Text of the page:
Facebook, Google and 14 More S&P 500 Companies That Could Initiate a Dividend Soon

Which companies have the ability to initiate a dividend?

There are 16 companies in the S&P 500 that have room to do so, according to Bank of America/Merrill Lynch, the investment banking arm of Bank of America.

Recently Bank of America/Merrill Lynch generated 20 stock screens for investors to peruse, including high-quality cash-rich stocks for investors to consider.

"Our themes include large-caps over small-caps, high quality over low quality, liquidity over leverage and sustainable/growing dividends over high dividend yield," the analysts wrote in an April 29 note to clients.

BofA/Merrill Lynch found 16 companies in the S&P 500 that could initiate a dividend, based on the following criteria:

  • Low debt vs. the industry in which it operates (based on net debt/net operating profit after taxes vs. the median for the respective industry);
  • Cash as a percentage of market cap that is at least 2%;
  • Stable earnings trends based on positive earnings-per-share growth in the prior fiscal year and expectations for the current year; and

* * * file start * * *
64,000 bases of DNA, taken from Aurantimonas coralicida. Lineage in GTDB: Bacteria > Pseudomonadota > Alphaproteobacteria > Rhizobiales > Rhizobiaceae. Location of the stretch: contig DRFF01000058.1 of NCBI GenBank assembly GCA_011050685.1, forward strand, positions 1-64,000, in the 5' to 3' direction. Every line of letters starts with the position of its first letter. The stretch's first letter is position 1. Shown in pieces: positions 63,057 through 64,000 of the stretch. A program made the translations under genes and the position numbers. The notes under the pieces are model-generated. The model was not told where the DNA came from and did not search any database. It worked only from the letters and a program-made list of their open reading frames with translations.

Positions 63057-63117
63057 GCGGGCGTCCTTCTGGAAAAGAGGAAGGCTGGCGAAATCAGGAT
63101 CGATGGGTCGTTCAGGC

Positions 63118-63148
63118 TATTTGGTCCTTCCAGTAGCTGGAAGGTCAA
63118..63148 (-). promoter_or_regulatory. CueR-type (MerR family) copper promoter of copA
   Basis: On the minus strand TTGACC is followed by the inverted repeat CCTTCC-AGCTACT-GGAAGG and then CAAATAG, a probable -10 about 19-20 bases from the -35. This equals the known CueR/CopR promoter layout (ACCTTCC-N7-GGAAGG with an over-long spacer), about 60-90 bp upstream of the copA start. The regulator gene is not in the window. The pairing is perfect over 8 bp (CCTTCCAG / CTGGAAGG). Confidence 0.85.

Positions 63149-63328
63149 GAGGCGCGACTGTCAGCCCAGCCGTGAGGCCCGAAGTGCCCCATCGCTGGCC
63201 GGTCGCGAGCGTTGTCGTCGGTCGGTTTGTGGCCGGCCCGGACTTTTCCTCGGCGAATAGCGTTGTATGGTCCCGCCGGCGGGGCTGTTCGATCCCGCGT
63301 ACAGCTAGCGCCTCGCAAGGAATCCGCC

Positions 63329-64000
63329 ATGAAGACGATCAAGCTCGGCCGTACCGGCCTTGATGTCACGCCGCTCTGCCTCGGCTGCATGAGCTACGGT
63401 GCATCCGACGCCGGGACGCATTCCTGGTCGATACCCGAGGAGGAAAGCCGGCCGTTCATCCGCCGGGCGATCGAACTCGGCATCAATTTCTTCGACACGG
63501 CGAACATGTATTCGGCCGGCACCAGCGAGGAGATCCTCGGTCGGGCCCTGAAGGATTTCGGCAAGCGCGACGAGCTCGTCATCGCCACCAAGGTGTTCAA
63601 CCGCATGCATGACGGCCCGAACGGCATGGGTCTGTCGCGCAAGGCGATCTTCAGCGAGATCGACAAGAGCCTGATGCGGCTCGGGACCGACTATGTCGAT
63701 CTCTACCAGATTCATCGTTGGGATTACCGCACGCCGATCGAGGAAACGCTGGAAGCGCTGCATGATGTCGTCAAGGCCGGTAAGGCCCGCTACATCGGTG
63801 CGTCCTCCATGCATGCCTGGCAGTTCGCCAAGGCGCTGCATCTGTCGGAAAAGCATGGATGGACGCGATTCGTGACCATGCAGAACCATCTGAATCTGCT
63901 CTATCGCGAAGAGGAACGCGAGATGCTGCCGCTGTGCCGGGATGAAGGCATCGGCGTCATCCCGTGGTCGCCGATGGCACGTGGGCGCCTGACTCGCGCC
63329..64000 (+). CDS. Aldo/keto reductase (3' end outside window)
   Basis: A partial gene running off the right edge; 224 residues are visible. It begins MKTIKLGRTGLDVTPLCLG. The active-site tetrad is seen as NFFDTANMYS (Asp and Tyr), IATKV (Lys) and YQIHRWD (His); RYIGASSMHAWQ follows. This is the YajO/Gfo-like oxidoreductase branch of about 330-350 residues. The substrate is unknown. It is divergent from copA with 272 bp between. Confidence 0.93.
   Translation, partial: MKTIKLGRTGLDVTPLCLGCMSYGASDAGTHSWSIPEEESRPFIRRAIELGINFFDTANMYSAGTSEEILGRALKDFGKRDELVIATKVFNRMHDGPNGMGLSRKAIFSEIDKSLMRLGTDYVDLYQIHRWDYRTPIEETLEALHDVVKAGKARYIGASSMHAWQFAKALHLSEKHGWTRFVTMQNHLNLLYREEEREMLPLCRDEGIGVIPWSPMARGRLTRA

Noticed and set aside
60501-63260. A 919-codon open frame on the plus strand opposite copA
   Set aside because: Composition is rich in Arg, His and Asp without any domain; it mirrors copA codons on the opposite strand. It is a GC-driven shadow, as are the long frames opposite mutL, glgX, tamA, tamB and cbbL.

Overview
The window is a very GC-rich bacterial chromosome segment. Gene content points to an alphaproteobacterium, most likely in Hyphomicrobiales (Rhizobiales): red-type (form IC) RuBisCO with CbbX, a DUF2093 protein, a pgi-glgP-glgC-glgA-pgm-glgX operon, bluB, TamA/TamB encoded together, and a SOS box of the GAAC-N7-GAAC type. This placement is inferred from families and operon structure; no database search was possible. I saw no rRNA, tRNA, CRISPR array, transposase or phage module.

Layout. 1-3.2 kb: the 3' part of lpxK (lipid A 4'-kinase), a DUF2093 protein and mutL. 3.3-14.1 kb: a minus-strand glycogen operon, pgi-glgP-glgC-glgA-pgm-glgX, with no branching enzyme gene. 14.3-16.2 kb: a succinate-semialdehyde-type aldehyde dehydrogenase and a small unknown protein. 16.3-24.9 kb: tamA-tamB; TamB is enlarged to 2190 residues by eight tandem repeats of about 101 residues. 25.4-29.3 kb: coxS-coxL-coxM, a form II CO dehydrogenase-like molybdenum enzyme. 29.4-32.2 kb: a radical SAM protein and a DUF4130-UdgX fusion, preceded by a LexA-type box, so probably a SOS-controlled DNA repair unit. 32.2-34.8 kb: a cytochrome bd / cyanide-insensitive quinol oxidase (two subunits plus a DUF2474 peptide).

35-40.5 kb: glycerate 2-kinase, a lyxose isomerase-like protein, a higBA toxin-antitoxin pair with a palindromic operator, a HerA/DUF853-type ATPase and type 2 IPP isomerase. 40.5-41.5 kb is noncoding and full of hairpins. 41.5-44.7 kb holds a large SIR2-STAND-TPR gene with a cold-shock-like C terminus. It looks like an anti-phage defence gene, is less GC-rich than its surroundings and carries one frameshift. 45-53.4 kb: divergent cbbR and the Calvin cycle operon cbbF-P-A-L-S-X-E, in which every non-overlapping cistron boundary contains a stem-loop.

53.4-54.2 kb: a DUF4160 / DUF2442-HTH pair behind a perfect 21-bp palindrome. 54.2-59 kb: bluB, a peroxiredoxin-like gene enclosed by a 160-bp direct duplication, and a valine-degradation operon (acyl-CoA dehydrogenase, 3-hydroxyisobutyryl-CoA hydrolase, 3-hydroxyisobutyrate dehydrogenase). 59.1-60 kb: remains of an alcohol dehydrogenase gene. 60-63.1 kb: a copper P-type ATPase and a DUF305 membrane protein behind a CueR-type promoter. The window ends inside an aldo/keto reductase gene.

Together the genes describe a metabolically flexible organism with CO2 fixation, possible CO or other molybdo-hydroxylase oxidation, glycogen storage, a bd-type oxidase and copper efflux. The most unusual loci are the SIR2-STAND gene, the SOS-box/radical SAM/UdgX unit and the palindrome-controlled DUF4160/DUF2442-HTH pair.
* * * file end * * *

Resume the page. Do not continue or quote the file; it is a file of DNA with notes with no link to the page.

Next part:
• No significant profit acceleration anticipated.

The criteria exclude stocks in the financial services sector. The metrics are as of March 31.

BofA/Merrill Lynch cautions that the screens are not recommended lists, either individually or as group of stocks, and that investors should consider the fundamentals of each company as well as their own individual investment objectives before making any investment decisions.

With that said, here is the list of 16 stocks with room for a dividend, according to BofA. If the stock is covered by BofA/Merrill Lynch equity analysts, we've included a snippet of their investment thesis. 

1. Adobe Systems
1. Adobe Systems

Adobe Systems' (ADBE - Get Report) net debt to net operating profit after taxes, or NOPAT, is -2.6x compared to the software industry's median of -1.1x, while its cash as a percentage of market cap is 8.7%, BofA/Merrill Lynch said.

Adobe's prior-year EPS growth was 134%. The consensus on its current fiscal year EPS growth is 33.2%, according to the report.

BofA/Merrill Lynch analyst Kash Rangan rates the company at buy, with a $109 price objective. "ADBE is one of our top picks for CY16 from our Year Ahead report, benefiting from the BoB (best of both worlds of growth and margin expansion) theme," Rangan wrote in a March 23 note to clients.

2. Centene
2. Centene

Centene's (CNC - Get Report) net debt to net operating profit after taxes, or NOPAT, is -1.9x compared to the health care providers and services median of 3.7x, while its cash as a percentage of market cap is 26.1%, BofA/Merrill Lynch said.

Centene's prior-year EPS growth was 29.6%. The consensus on its current fiscal year EPS growth is 39.6%, according to the report.